Few deaf people in employment have access to Video Relay Services (VRS). These services offer people more choice and increased flexibility of access to communication professionals such as interpreters and speech to text reporters. They are cost effective as services can be bought by the minute and they do not incur additional costs such as travel expenses. Furthermore they are available immediately to cover last minute meetings. Where VRS has been taken up, for example in the Central Manchester University Hospitals NHS Foundation Trust, it has resulted in increased efficiency. Promotion of these services by AtW would help increase adoption of this technology more widely amongst employers.

The steps taken so far by DWP to extend AtW, including its marketing and funding of the scheme


While we recognise the importance of extending AtW to more people, it should not be at the expense of current scheme users. There is a perception that deaf people have been disproportionately affected.

We acknowledge that there is a significant challenge in trying to implement the objective of extending the scheme to a greater number of people within a limited budget. However, it is a false economy to attempt to save money from one group of AtW users. If deaf people are forced to exit employment because they are not able to access adequate support, costs will inevitably be transferred to other areas of Government spending, as people are forced to claim out of work benefits. Genuine involvement and partnership working with deaf people may identify opportunities for provision that meets deaf people’s needs, as well as reducing costs.

The level of detail currently captured in AtW data makes it difficult to fully assess the impact of policy and implementation changes on scheme users. At present, information is only captured on ‘primary medical condition’ and the number of awards granted by element type. These are broad categories of information. More comprehensive and specific data capture, for example about the number of people using a RSLI within the category of Support Worker, would enable a better assessment of demand for specific support services and improved awareness of how scheme funds are being distributed.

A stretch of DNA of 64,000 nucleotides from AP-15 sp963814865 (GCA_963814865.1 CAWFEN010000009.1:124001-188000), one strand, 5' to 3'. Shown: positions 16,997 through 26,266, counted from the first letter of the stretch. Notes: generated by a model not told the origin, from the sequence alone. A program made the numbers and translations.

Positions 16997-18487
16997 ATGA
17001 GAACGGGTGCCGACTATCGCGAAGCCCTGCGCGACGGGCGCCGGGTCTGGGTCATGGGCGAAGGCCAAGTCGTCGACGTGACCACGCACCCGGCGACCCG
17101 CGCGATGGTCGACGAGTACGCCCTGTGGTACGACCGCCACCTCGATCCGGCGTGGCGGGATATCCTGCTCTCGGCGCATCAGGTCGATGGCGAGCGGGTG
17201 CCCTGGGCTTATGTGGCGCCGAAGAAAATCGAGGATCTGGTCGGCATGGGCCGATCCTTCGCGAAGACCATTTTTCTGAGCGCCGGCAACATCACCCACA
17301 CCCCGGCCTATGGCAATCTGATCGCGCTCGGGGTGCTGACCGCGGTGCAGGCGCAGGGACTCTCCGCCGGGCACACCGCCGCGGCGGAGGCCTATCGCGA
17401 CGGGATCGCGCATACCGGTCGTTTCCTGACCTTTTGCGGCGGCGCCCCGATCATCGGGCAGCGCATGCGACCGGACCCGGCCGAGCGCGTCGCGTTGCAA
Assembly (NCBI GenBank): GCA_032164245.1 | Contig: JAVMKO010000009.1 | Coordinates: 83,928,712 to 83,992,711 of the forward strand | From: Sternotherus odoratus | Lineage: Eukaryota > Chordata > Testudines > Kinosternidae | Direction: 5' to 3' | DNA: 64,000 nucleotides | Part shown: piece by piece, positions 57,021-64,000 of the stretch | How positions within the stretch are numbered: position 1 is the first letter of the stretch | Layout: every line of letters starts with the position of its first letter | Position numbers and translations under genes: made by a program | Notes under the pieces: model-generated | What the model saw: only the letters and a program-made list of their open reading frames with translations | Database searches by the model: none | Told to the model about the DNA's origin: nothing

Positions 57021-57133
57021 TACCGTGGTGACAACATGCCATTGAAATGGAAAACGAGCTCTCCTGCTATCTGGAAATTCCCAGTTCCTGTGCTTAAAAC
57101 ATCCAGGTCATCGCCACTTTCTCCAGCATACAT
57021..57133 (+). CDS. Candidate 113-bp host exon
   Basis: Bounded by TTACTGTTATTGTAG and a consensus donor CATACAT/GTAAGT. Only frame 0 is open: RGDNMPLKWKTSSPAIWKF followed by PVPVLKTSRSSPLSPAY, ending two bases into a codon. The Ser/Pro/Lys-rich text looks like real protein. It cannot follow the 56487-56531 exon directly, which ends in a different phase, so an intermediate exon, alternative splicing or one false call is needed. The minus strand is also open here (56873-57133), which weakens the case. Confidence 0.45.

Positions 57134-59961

The AtW scheme should be commended for the essential support it provides for thousands of people in employment. However, recent changes have meant that on-going support is not adequate. Changes are actively working against the employment of deaf people. While the Government has highlighted the importance of personalised support in employment, feedback tells us that AtW is not currently delivering this for deaf people. Our specific recommendations are as follows:

  • Technological efficiencies should be explored and implemented at every level of the scheme (for example, a wider range of contact options, including the use of VRS and a non-telephone based assessment service, online form submission) .
  • Deaf awareness and equality training for AtW staff.
  • A revised reconsideration procedure should be developed, which is promoted and accessible to all AtW users.
  • The scheme must provide support that is sufficient to meet its aim of enabling deaf people to start or stay in employment.
  • The ‘30 hour policy’ as it has been applied to communication professionals should be abolished.
  • The scheme should seek to implement personalised and flexible support. This could potentially be achieved by giving deaf people more control over the support they access (including asking individual’s to consider the most cost effective solution). Collaboration should be central to AtW in delivering a person centred service; there should be engagement between AtW staff and scheme users in determining support.
  • AtW guidance should be clear, transparent and publically available.
  • Stakeholders should be informed and consulted about proposed scheme changes, to avoid instances where unworkable policies are implemented.
  • AtW should explore more creative and flexible methods of providing support, including options such as VRS, where appropriate.
  • The Government should take steps to increase the supply of communication professionals. Measures could include uptake of VRS and funding for education.